Students interested in pursuing a career in any of the math or science fields are encouraged to take Trigonometry. In this course, students will achieve a practical understanding of the properties of trigonometric and circular functions, periodic functions, vectors and an ability to apply the previous to real-world situations.
Students interested in pursuing a career in any of the math and science fields are encouraged to take Calculus. In this course, students address the fundamental nomenclature, the theory of differential and integral calculus and an ability to apply these to solving practical problems.
Delphi’s computer and Audio/Visual labs provide students with a wide array of technology resources for use on classroom and project activities. There are over 50 computers available for students to use throughout the campus, as well as a range of audio and video equipment for multimedia projects.
All students learn basic computer usage, as well as word processing and spreadsheet applications.
Writing & Public Speaking
At this level extensive writing is required, and great attention is paid to full application of writing basics, grammar, punctuation, spelling, etc. Students are expected to write a minimum of 2,000 words per month, with good structure and very few errors. Students will also do a course on communication skills, which is designed to aid in clear and commanding oral expression.
At this level students are introduced to successful writing techniques on which to base the development of an excellent, vigorous, highly communicative personal writing style. A section of the course deals with formal techniques for documented research in which students learn the skills needed to develop a thesis, search online and use more advanced library references.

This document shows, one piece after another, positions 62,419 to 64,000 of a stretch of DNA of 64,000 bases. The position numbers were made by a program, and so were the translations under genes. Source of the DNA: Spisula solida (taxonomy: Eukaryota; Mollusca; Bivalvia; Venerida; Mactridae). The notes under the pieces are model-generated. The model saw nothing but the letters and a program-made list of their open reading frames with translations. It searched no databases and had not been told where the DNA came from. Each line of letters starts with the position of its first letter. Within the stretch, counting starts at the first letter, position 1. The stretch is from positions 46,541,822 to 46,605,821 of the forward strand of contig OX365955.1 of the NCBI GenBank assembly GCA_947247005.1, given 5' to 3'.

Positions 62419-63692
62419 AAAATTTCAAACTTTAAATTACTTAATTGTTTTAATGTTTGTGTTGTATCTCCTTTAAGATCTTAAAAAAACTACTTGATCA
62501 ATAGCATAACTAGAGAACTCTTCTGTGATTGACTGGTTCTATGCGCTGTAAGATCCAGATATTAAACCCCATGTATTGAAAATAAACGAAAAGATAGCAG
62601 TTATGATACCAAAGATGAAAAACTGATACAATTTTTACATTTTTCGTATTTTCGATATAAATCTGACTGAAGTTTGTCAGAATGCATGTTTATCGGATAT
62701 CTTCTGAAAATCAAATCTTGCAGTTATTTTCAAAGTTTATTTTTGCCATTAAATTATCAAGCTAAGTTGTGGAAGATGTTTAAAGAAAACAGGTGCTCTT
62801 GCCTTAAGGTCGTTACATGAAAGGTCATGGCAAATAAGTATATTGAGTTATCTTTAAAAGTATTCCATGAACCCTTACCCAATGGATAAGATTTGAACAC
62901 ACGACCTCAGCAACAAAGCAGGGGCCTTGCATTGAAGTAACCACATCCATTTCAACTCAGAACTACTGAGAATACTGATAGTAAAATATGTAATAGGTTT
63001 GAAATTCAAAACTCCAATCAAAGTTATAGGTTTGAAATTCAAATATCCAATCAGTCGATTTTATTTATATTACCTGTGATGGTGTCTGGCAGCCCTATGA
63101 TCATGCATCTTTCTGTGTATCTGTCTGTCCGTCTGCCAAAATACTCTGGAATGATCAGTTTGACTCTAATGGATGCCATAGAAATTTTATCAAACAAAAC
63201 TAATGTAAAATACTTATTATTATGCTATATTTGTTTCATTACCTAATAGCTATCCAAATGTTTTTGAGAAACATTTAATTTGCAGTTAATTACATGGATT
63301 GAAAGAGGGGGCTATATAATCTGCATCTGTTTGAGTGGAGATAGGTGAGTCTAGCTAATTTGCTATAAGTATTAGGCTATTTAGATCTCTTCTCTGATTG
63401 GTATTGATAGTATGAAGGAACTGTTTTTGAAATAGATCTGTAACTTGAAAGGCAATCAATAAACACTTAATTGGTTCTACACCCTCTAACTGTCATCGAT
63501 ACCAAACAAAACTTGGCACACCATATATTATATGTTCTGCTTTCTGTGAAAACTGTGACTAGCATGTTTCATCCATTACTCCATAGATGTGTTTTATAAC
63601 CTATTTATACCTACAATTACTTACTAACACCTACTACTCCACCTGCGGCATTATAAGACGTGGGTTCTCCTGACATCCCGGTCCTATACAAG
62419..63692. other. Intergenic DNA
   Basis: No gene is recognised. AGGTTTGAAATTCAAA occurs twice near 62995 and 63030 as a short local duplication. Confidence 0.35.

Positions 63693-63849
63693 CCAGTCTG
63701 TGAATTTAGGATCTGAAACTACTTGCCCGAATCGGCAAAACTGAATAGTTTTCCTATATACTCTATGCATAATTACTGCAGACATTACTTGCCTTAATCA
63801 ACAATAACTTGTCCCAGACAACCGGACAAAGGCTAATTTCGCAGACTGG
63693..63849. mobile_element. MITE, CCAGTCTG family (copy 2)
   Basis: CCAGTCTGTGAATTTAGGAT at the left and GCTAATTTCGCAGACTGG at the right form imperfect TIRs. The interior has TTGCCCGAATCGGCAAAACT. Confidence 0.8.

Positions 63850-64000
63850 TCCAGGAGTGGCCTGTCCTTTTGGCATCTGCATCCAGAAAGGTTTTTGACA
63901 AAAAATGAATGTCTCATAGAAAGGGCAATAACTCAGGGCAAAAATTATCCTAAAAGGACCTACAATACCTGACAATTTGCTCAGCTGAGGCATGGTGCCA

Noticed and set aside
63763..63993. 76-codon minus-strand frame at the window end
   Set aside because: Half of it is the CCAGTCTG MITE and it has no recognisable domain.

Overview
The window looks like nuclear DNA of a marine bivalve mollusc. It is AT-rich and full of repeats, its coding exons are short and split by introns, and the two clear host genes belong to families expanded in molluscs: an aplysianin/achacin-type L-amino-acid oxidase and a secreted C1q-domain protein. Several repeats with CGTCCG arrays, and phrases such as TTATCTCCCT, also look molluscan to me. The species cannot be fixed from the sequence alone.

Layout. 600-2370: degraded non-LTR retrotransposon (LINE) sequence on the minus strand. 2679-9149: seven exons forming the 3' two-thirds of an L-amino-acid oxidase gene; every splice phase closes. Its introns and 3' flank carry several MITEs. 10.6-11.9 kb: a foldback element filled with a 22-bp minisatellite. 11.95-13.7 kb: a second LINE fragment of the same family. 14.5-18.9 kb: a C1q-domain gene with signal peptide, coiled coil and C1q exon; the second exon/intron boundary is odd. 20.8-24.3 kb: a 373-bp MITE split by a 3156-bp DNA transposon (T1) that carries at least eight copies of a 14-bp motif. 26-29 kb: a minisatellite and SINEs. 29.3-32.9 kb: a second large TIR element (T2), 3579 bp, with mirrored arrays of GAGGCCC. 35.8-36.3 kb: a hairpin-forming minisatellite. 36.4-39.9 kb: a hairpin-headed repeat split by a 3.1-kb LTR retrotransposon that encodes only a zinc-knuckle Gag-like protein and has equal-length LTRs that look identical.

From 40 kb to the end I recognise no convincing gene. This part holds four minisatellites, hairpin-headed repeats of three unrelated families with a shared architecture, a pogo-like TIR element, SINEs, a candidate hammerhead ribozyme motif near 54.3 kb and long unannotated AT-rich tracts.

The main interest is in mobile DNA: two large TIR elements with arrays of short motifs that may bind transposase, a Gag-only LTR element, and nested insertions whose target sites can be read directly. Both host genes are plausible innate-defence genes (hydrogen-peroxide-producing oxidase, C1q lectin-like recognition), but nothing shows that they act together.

Upwards of 20,000 words of formal writing is completed as part of the Literature Program.
Seniors take a course on public speaking, covering the basics of both developing and delivering a public address and requiring students to deliver several lengthy formal presentations. In another course covering communication skills, students learn how to improve situations and personal relations through good communication.
Writing standards in every subject are taken to a higher level. Students interested in developing their creative writing capabilities may take various elective courses in this area.
History, Government & Current Events
Being able to trace influential ideas through time and see the relationship between historic and current events constitutes the emphasis in this subject area.
During the first year of High School, American history is covered in a series of four sections, beginning with the pre-Columbian period and continuing through modern day. Focus is placed on enabling students to understand the geographical and historical context of national current events.
In the second year, students take the World History course which is broken up into three sections: ancient Egypt through the fall of the Roman Empire; the Middle Ages through the American Revolution; and the French Revolution through present day. Again, emphasis is placed on evaluating major world events in modern times with an understanding of their historical roots. As with American History, students participate in weekly Current Events Seminars requiring individual research along with group discussion.